The story about Edo State on the front burner of national discourse this time, however, is not any breakthrough in education, science, technology, a new art form or music from any of its numerous tertiary institutions. The news is not about a discovery of how the magical traditional stool of the Oba has survived and succeeded in maintaining the tradition and culture of the Binis for centuries. Yes, the story this time is not about how Chief David Edebiri, the Esogban of Bini Kingdom, has been able to effectively administer and regulate the activities of witches and wizards in the ancient kingdom, being its traditional head. It is not about the well-being of the average Edo indigene or how the state has grappled with the covid-19 pandemic or plans in the aftermath of the pandemic.

Rather, the running story is about the political disagreement between two erstwhile political allies, Adams Oshiomhole and Godwin Obaseki. The odyssey of Mr Oshiomhole — a former textile worker-turned-labour-unionist who rose to become the national president of the Nigeria Labour Congress, who fought his way to emerge as a two-term governor of the state, and then national chairman of a ruling party in the country — is the quintessential “from grass to grace profile”, a story that could inspire others. But his brash, brook-no-dissent attitude which led to his suspension by his Etsako Ward 10 of his party has not wrapped him in glory. The avoidable losses suffered by his party on his watch as the national chairman has not helped his profile as a great leader and consensus builder.  Having led Edo State for a maximum two terms as provided by the constitution, should he not have allowed his protégé some space to carry on as governor?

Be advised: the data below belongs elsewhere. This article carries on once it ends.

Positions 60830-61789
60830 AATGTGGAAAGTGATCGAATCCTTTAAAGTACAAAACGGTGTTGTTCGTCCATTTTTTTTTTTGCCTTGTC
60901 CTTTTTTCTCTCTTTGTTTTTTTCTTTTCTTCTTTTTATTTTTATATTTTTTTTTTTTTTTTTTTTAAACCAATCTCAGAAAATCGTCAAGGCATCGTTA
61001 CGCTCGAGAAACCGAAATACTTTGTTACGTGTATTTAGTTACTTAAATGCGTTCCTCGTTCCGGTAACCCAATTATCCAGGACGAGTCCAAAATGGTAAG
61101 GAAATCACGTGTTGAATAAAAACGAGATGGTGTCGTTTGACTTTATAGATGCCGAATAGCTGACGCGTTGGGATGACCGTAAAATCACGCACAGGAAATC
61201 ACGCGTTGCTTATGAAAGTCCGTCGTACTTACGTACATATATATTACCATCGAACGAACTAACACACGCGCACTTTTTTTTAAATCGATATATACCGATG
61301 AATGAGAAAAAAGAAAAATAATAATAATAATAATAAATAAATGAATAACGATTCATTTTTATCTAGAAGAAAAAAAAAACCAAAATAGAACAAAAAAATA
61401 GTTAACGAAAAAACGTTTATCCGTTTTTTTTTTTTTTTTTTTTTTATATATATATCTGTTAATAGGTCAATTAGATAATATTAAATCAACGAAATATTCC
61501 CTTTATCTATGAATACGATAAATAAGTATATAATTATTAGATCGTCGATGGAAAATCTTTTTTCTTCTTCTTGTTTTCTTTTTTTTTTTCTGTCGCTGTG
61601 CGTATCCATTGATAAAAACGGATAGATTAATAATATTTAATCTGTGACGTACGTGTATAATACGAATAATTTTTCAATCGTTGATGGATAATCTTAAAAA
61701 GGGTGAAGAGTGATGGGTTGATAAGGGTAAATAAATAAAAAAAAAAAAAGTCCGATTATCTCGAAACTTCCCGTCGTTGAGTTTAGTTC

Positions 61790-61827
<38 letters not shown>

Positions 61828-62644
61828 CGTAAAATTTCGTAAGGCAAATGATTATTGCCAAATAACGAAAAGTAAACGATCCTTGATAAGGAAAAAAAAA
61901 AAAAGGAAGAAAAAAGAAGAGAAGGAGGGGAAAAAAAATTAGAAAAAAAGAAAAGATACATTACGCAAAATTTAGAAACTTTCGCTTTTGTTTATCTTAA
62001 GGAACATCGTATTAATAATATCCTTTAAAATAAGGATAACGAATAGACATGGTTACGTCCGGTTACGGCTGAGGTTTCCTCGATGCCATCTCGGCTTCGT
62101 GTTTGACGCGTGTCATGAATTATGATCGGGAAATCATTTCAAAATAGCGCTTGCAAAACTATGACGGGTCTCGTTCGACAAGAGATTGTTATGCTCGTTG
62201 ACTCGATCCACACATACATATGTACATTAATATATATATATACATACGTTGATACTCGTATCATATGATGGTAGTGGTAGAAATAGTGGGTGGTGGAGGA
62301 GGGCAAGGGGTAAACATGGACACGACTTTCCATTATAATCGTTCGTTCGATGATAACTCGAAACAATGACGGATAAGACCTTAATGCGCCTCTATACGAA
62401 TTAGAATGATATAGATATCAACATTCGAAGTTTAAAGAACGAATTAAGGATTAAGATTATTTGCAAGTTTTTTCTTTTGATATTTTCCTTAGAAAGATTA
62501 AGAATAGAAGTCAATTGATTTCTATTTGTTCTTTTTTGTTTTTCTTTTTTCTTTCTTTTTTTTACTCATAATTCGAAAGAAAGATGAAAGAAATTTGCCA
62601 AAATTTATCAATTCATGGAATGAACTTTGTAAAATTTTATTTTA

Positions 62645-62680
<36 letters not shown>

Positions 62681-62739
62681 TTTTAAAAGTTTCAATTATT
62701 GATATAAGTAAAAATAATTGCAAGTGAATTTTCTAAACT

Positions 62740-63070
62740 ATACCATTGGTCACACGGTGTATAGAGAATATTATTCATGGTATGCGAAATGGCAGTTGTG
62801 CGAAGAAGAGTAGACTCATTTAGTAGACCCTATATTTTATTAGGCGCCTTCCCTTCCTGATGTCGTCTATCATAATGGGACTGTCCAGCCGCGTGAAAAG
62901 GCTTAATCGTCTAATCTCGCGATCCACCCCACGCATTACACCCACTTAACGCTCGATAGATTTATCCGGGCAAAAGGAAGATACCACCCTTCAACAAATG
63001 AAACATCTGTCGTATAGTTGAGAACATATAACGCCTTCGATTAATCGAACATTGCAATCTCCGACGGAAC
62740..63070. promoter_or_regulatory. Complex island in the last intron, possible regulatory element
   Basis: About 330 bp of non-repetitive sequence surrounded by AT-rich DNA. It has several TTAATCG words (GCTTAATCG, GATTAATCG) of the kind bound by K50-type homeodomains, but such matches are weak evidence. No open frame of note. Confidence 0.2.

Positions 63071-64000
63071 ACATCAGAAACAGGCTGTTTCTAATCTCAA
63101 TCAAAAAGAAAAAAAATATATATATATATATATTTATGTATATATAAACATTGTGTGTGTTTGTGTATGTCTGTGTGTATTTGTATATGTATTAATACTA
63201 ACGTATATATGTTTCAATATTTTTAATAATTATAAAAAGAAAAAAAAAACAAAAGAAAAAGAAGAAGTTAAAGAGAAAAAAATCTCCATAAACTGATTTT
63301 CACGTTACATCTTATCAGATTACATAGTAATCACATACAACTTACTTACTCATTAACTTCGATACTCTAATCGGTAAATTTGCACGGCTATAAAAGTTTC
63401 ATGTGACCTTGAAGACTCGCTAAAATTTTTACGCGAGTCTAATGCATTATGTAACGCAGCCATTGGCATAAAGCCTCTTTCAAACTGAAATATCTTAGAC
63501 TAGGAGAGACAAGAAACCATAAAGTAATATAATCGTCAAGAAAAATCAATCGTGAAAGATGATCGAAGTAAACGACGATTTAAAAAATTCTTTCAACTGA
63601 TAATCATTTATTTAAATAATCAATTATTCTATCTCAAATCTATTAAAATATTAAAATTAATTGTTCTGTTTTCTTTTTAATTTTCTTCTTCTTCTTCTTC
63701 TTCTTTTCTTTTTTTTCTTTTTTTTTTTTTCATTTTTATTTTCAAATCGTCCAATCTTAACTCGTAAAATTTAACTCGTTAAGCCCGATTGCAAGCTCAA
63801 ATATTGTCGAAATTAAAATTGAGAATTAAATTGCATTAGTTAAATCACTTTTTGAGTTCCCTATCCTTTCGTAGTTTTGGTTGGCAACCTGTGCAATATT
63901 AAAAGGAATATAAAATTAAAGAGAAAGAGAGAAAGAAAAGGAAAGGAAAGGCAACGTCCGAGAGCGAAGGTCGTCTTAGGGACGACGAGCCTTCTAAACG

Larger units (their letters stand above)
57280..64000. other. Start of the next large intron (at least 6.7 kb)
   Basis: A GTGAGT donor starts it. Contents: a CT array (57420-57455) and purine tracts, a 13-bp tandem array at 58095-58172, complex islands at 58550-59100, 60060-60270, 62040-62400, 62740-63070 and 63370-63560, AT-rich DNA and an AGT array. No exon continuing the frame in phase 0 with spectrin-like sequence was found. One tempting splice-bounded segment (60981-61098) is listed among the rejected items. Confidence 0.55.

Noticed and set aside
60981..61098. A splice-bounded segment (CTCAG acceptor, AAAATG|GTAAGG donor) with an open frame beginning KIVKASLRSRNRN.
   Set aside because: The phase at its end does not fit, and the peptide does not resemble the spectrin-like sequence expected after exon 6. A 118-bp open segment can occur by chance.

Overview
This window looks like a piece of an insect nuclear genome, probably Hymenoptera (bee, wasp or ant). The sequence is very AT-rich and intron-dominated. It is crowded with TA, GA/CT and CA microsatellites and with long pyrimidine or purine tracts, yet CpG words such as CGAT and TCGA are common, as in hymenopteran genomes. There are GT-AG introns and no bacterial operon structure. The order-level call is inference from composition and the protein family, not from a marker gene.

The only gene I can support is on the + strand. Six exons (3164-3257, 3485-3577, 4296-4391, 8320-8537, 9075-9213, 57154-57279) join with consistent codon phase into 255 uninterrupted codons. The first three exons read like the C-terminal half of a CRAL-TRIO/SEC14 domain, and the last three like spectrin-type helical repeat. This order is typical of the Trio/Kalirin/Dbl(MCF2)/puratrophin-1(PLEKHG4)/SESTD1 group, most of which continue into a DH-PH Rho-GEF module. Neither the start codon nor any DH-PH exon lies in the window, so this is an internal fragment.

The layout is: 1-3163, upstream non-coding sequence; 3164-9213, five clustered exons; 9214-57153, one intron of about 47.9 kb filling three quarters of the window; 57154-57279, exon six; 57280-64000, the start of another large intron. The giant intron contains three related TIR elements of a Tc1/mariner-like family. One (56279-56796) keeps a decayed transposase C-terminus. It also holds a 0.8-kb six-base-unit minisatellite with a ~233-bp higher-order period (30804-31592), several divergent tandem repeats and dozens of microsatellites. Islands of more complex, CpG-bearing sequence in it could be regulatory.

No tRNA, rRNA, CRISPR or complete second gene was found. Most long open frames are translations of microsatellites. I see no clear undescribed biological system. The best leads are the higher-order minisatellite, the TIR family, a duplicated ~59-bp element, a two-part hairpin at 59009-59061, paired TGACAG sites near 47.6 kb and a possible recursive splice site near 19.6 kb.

Politics is designed to build societies, protect lives and property and provide an enabling environment for citizens to achieve their aspirations in life, besides expanding the frontiers for development and progress; but, regrettably, in Nigeria today, as exemplified by the rumblings in Edo State, politics seems to tear down people and society. 

Edo, once a place of pride, is now enmeshed in a theatre of the absurd. 

 Whenever the curtain falls on this raging political crisis, Nigerians, especially the younger generation, must take away some critical lessons, one of which is to take very seriously their education and documentation through the entire process. No student should leave gaps in any aspect. Ensure that names are correctly spelled and consistently so at every stop. Ensure that the t’s are crossed and the i’s properly dotted. These are very little things that can shame and torpedo lifelong aspirations.  

It is also critical to pay attention to formation of character in the Nigerian society because any society which recruits leaders with poorly seasoned backgrounds lays a foundation for needless crisis.

Dr Nana, a senior lecturer, writes from Uyo.